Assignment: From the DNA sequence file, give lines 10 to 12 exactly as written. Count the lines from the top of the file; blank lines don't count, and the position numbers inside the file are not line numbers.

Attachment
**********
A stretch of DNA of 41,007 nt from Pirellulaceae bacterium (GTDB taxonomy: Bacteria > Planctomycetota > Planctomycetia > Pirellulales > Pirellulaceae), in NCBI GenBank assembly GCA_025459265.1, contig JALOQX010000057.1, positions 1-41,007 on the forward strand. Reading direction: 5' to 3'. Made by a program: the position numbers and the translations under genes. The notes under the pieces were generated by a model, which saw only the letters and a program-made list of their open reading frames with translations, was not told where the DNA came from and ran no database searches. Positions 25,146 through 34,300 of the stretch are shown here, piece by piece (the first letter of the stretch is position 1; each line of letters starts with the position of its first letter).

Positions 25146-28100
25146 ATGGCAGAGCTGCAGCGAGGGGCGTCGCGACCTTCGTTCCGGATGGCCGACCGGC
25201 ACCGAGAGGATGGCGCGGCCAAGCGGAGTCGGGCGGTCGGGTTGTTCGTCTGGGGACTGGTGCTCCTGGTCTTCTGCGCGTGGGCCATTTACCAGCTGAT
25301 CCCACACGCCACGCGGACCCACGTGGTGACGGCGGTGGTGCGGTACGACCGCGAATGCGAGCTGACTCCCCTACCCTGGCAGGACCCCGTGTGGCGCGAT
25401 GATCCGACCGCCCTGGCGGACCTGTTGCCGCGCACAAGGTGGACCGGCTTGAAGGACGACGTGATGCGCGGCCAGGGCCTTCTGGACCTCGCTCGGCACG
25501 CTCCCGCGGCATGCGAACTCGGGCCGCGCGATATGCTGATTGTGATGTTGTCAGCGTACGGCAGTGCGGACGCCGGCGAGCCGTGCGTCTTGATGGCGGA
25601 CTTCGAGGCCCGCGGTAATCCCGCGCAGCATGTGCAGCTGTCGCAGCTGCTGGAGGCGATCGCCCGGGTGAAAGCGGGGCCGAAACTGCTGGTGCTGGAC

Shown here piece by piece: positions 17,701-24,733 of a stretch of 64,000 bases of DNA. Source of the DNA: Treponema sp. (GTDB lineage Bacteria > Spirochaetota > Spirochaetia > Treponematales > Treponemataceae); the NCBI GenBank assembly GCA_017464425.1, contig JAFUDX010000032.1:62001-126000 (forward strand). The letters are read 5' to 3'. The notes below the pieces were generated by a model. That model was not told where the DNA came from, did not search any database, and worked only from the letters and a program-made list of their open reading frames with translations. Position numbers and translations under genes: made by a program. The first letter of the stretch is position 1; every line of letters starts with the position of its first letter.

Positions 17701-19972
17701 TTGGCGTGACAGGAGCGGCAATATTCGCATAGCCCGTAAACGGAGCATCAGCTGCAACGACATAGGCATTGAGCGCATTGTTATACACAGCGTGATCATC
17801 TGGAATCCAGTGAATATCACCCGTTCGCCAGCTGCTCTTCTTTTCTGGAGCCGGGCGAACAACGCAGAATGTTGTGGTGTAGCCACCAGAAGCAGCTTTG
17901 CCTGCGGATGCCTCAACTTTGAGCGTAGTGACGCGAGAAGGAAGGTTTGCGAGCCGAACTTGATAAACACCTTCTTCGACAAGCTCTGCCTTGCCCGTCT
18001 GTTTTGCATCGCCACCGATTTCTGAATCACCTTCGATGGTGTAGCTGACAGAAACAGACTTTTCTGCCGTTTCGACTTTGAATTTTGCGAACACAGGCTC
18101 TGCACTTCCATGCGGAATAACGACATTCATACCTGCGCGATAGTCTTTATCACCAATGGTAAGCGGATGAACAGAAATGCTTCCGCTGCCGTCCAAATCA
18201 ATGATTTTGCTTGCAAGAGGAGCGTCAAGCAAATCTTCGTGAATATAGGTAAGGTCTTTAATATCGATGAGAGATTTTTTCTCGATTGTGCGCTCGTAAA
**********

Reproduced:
Positions 17701-19972
17701 TTGGCGTGACAGGAGCGGCAATATTCGCATAGCCCGTAAACGGAGCATCAGCTGCAACGACATAGGCATTGAGCGCATTGTTATACACAGCGTGATCATC
17801 TGGAATCCAGTGAATATCACCCGTTCGCCAGCTGCTCTTCTTTTCTGGAGCCGGGCGAACAACGCAGAATGTTGTGGTGTAGCCACCAGAAGCAGCTTTG